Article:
Flavour of Gaelic Origin

There is a strong flavour of his Gaelic origin in Eriugena’s thought, an unmistakable dash of that Gaelic love of enterprise, fearlessness of consequences, and joy in conflict which can find a field in philosophy and literature as well as in deeds of war and difficult feats of self-devotion. As a thinker he follows without hesitation the lead of reason, not fearing that the end of philosophy could be any other thantruth, though charges of heresy and the thunders of the Church abound. The quality of the race which have made many of its difficulties are yet the qualities which make individual Irishmen, and will yet make the Irish nation great.

Irish mathematician and writer Sophie Bryant in Celtic Ireland, p. 57 (archive.org).

The Cause of Ireland is the Cause of Labour: James Connolly

James Connolly Statue, Liberty Hall, Dublin (c) William Murphy/Flickr (CC BY-SA 2.0)
James Connolly Statue, Liberty Hall, Dublin
(c) William Murphy/Flickr (CC BY-SA 2.0)

James Connolly was born in Edinburgh to Irish immigrant parents on 5th June 1868. Joining the British Army at 14, he first set foot in Ireland as a member of the Royal Scots Regiment, stationed first in Cork and then in Dublin. When his regiment returned to England in 1889 he deserted and returned to Scotland where in 1890 he married Lillie Reynolds, who he had met in Dublin. He became involved with left-wing politics in Scotland, moving to Dublin in 1896 to take up a job as paid organiser of the Dublin Socialist Club. He disbanded the Club and reorganised it as the Irish Socialist Republican Party. He founded the radical newspaper Worker’s Republic in 1888. An extended lecture tour in the US starting 1902 saw him become involved with the US Socialist Party and the “Wobblies” (Industrial Workers of the World). He returned to Dublin in 1910, becoming national organiser for the Socialist Party of Ireland, and moved to Belfast to organise the newly founded Irish Transport and General Workers Union, ITGWU1.

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Robert Boyle Summer School, Lismore Co. Waterford, 25th-28th June, 2015

The Robert Boyle Summer School takes place this year (2015) from June 25th-28th in Lismore Heritage Town, Co Waterford. This summer school will attract people interested in exploring different aspects of culture. It is not a “scientific conference” but will be of special interest to scientists, engineers, technologists, along with historians, educators and anyone with … Read more

Delinquents of India

Burke, leading the prosecution, railed against the way the returned company “nabobs” (or “nobs”, both corruptions of the Urdu word “Nawab”) were buying parliamentary influence, not just by bribing MPs to vote for their interests, but by corruptly using their Indian plunder to bribe their way into parliamentary office: “To-day the Commons of Great Britain prosecutes the delinquents of India,” thundered Burke, referring to the returned nabobs. “Tomorrow these delinquents of India may be the Commons of Great Britain.”

Burke thus correctly identified what remains today one of the great anxieties of modern liberal democracies: the ability of a ruthless corporation corruptly to buy a legislature. And just as corporations now recruit retired politicians in order to exploit their establishment contacts and use their influence, so did the East India Company.

From “The East India Company: The original corporate raiders” by  in The Guardian. Burke’s battle against the East India Company and the impeachment of Hastings was counted as one of Burke’s greatest deeds by reformers such as Mary Leadbeater.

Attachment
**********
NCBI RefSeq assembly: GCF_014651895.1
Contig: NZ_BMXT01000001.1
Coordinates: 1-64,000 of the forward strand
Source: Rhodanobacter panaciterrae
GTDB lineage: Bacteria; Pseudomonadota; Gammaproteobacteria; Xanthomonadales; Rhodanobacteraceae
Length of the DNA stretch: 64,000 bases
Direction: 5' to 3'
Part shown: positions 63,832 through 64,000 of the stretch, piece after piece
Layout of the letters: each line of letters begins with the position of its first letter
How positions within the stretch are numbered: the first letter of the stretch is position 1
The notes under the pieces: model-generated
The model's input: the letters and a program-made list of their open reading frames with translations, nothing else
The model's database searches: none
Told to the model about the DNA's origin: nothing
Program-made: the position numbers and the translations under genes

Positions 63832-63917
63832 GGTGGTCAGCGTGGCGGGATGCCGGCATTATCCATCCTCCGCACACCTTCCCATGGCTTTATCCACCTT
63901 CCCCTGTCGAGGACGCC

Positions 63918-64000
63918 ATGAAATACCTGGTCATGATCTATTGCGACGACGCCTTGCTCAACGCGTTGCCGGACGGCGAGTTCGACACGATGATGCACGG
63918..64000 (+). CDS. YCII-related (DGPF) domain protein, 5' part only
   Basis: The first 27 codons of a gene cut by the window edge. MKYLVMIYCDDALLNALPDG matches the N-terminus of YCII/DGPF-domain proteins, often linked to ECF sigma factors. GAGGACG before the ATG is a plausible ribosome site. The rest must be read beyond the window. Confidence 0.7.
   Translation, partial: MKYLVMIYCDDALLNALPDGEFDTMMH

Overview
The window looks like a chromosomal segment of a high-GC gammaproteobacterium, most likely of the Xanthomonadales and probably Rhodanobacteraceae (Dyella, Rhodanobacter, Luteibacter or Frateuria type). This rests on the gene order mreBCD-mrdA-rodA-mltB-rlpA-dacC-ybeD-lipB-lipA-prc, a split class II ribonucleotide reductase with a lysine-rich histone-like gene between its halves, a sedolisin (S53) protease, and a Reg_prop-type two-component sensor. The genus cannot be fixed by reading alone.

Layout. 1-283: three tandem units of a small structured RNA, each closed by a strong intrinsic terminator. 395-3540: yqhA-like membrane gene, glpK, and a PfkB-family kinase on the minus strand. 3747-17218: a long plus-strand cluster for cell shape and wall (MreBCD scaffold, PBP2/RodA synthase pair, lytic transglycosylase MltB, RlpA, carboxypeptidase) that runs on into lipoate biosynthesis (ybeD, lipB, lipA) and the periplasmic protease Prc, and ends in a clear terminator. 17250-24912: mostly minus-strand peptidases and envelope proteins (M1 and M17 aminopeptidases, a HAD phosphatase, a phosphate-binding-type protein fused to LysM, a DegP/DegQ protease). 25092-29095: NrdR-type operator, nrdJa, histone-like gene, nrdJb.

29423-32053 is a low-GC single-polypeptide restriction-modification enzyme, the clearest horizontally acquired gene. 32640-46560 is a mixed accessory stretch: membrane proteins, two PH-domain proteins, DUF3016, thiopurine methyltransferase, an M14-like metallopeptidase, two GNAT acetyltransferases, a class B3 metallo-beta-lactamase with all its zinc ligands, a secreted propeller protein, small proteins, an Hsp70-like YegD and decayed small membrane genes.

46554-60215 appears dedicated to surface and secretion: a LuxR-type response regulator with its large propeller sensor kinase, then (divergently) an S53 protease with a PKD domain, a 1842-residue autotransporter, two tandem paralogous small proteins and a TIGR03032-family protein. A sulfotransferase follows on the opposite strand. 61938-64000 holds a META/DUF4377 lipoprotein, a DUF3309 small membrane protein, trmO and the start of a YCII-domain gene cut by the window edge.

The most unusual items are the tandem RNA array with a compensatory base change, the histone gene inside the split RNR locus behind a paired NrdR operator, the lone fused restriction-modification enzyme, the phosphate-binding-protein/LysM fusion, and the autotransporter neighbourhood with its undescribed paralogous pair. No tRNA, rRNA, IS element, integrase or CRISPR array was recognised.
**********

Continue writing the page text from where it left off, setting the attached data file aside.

Borne to Dialectics

Ireland may claim the distinction of having produced three philosophers, each of whom formed an epoch in the history of thought. Johannes Scotus Eriugena, the founder of the Scholastic system—— Hutcheson, the father of the modern School of Speculative Philosophy in Scotland—— and Berkeley, the first who explicitly maintained a Theory of Absolute Idealism—— were all men of Irish birth, and were marked, in a greater or less degree, by the peculiar characteristics of Irish genius.

It has frequently been observed that the genius of the Irish people is naturally borne to dialectics. The author of Hudibras, indeed, selects ‘the Wild Irish’ as the types of that mystic learning and occult philosophy that he ridicules in Ralpho. Nor was this the mere fancy of the poet. As early as the time of Charles the Bold, the contemporary chronicler speaks of the multitude of philosophers, who, like Scotus, crossed the sea from Ireland. At a later period, Bayle speaks of the Hiberians as renouned for able logicians and metaphysicians; and Stewart describes them as distinguished in all the Continental Universities for their proficiency in the scholastic logic. And the facts justify the statement […]

The Irish logician, in fact, was as ubiquitous as the Irish soldier of fortune.

The opening sentences of The veil of Isis: a series of essays on idealism (1872) by Thomas E. Webb (1885 edition available on archive.org). As well as the (Catholic) scholastics, Webb goes on to praise Trinity College Dublin and those associated with it such as Berkeley, Browne, Burke, King and Dodwell, and closes with a nod to Lecky. Born in Cornwall on 8th May 1821, he clearly became a strong advocate of both Trinity College Dublin and Irish philosophy.

Hudibras is a mock heroic poem on the Civil War by Samuel Butler. Charles the Bold is probably a typo for Charles the Bald, Bayle was a 17th century French philosopher and Stewart probably the Scottish philosopher Dugald Stewart.

Orthodox Opinions, Primitive Manners: the dramatic life of Philip Skelton

Early or pre-Christian statue, Boa Island, Loch Erne Wikimedia, Public Domain
Early or pre-Christian statue, Boa Island, Loch Erne, near Pettigo
Wikimedia, Public Domain

In the dead of night, the lady was awoken by voices. The first begged that the household rise and pray for the speaker, a poor sinner. The second, the house-owner Robert Plunket, tried to comfort the first, telling him he was a charitable, pious clergyman, with few or none as good as he. The seeker of prayers was the rector of the parish, Philip Skelton, who rented an earth-floored room from Plunket for lack of a rectory.

It was true that the clergyman toiled for the people in the parish of Templecarn, instructing them in religion (whether they wanted it or not), distributing charity and even acting as doctor when needed. A place of wild moorland surrounding Lough Derg, it was not a place where one would expect to find the author of Deism Revealed, one of the most popular books of the age, already in its second edition1 .